Austerity arguably generates extravagant abjection, literally wounding bodies and minds and then metaphorically redoubling that woundedness by pointing to the faded scars and insisting that they merit austerity, as they have no value and supposedly generate no value. Crip/queer theorizing of resistance, I have implied here, is itself a crip tactic that opposes both such austere ways of thinking and austerity as an economic policy. […] I note the ways in which subjects in those locations collectively linger over scars, woundedness, and disability. In Scott’s sense, they take on a powerfulness that defeat does not quash or necessarily succeed in assimilating. The deconstructive potential of language and a desire to find value in abjection are at work in each of the remaining tactics in this chapter, alongside or in and through the more recognizable or legible, active collective resistance that is needed to counter austerity. (101, emphasis original)
Beauty is a Verb as an anthology made recognizable in an immediately necessary way the historical and ongoing work of crip poetry and poetics, marking out connections between different modes of living in a period of change and hope. McRuer’s text, seven years later, functions as a historical critique on the surface, but its attention to language, worldmaking, and synthesis across different fields of materialist inquiry marks the urgency of how we now need “to read beyond the cultural signs of disability that are identified and made useful for neoliberalism” (174). This imperative is urgent if, as crip scholars, poets, artists, and activists, we are to build possibilities beyond inclusion within the framework that produces precarity: that is, we may not yet have “arrived” (175) at those possibilities, but they are palpable in the turns to imagining, feeling, and being with otherwise possibilities and worldbuilding across recognizability. Crip Times, then, does not explicitly center, attend to, or close read recognizable poetic forms or print-based poetry circulation, such as that in Beauty is a Verb, but instead it lays out necessarily shifting, aspirational methods for both reading and writing poetry and poetics alongside and in common with additional arts and activist modes and genres. McRuer’s book enters here, inviting more expansive approaches to difference and austerity that require we rethink the lines of inclusion, but more than that, how language always already contains the matter for coalitions in seemingly impossible and totalizing global violence if we learn better how to (critically) read for it.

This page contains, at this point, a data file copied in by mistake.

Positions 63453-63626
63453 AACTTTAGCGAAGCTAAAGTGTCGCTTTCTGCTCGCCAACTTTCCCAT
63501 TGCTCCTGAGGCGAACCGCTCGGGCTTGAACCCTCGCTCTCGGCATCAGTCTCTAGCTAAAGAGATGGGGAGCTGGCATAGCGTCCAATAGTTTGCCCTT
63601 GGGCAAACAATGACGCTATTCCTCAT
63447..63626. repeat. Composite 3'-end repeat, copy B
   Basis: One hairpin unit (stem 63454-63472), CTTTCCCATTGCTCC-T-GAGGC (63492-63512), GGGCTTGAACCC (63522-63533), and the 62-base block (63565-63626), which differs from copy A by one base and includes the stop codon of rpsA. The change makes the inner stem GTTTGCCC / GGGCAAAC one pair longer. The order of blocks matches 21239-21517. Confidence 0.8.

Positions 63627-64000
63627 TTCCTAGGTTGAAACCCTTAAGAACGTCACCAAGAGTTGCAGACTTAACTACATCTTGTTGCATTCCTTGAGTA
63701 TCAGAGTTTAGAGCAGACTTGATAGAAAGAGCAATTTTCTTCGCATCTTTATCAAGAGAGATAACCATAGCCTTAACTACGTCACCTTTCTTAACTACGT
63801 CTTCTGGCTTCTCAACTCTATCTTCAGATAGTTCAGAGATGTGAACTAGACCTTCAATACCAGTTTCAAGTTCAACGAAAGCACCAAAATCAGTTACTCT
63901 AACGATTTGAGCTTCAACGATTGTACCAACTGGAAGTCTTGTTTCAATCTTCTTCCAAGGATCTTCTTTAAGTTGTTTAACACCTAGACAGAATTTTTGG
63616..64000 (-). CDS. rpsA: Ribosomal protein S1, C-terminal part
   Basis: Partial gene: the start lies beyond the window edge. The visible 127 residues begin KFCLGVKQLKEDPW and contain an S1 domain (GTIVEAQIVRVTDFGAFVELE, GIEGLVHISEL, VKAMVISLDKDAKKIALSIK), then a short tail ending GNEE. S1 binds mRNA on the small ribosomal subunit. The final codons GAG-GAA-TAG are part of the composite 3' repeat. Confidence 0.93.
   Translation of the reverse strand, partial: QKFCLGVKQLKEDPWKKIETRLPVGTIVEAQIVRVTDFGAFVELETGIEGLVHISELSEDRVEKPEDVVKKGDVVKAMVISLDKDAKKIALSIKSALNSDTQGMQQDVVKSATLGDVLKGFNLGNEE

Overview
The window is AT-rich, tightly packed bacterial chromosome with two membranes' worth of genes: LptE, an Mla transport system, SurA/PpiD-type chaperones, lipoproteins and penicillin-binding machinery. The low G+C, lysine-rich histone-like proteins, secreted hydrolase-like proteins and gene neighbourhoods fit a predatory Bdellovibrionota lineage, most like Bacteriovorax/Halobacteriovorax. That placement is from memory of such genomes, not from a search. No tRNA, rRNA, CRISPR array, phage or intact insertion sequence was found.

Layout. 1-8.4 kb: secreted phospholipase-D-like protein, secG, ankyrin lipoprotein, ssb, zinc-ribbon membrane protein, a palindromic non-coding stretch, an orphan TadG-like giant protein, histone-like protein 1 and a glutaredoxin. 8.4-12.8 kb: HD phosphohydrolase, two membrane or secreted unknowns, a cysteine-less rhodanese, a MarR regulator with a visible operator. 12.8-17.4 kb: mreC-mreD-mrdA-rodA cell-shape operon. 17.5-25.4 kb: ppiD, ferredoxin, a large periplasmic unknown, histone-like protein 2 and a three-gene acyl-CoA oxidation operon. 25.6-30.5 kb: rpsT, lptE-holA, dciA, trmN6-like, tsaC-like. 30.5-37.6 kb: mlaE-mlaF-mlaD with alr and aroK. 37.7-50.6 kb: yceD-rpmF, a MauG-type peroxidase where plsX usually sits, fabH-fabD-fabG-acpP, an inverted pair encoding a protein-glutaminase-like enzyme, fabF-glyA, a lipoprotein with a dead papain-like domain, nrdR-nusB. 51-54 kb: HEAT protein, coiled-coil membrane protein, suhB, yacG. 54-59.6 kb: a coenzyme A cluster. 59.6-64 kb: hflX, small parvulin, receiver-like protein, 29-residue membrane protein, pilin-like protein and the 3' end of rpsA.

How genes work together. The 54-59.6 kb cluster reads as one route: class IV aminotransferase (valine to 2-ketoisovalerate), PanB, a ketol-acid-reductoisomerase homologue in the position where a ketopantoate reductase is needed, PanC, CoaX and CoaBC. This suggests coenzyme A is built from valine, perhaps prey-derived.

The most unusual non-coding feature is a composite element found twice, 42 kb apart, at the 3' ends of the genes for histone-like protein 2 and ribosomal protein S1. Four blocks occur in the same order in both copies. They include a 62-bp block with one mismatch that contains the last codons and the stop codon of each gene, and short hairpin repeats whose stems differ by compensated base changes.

2. Michael Northen, “A Short History of American Disability Poetry,” in Beauty Is a Verb: The New Poetry of Disability, ed. Jennifer Bartlett, Sheila Black, and Michael Northen (El Paso, TX: Cinco Puntos Press, 2011), 24.